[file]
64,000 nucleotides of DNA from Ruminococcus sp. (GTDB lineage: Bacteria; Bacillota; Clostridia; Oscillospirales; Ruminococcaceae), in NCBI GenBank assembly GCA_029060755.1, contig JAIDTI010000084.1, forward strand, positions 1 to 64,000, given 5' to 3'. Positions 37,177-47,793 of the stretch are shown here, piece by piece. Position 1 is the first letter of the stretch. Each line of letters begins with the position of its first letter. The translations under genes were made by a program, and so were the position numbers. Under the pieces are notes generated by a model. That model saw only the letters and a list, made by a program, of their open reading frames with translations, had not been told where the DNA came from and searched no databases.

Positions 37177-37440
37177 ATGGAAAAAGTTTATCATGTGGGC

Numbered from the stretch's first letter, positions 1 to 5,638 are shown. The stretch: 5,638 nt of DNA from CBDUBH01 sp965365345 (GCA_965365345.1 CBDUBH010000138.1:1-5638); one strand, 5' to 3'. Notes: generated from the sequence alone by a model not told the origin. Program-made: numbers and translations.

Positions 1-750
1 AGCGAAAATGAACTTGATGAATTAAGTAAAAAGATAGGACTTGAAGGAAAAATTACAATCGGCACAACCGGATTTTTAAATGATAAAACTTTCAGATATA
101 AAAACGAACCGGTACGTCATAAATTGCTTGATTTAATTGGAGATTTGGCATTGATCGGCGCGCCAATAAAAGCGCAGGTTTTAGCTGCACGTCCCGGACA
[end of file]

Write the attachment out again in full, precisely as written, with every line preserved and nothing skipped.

64,000 nucleotides of DNA from Ruminococcus sp. (GTDB lineage: Bacteria; Bacillota; Clostridia; Oscillospirales; Ruminococcaceae), in NCBI GenBank assembly GCA_029060755.1, contig JAIDTI010000084.1, forward strand, positions 1 to 64,000, given 5' to 3'. Positions 37,177-47,793 of the stretch are shown here, piece by piece. Position 1 is the first letter of the stretch. Each line of letters begins with the position of its first letter. The translations under genes were made by a program, and so were the position numbers. Under the pieces are notes generated by a model. That model saw only the letters and a list, made by a program, of their open reading frames with translations, had not been told where the DNA came from and searched no databases.

Positions 37177-37440
37177 ATGGAAAAAGTTTATCATGTGGGC

Numbered from the stretch's first letter, positions 1 to 5,638 are shown. The stretch: 5,638 nt of DNA from CBDUBH01 sp965365345 (GCA_965365345.1 CBDUBH010000138.1:1-5638); one strand, 5' to 3'. Notes: generated from the sequence alone by a model not told the origin. Program-made: numbers and translations.

Positions 1-750
1 AGCGAAAATGAACTTGATGAATTAAGTAAAAAGATAGGACTTGAAGGAAAAATTACAATCGGCACAACCGGATTTTTAAATGATAAAACTTTCAGATATA
101 AAAACGAACCGGTACGTCATAAATTGCTTGATTTAATTGGAGATTTGGCATTGATCGGCGCGCCAATAAAAGCGCAGGTTTTAGCTGCACGTCCCGGACA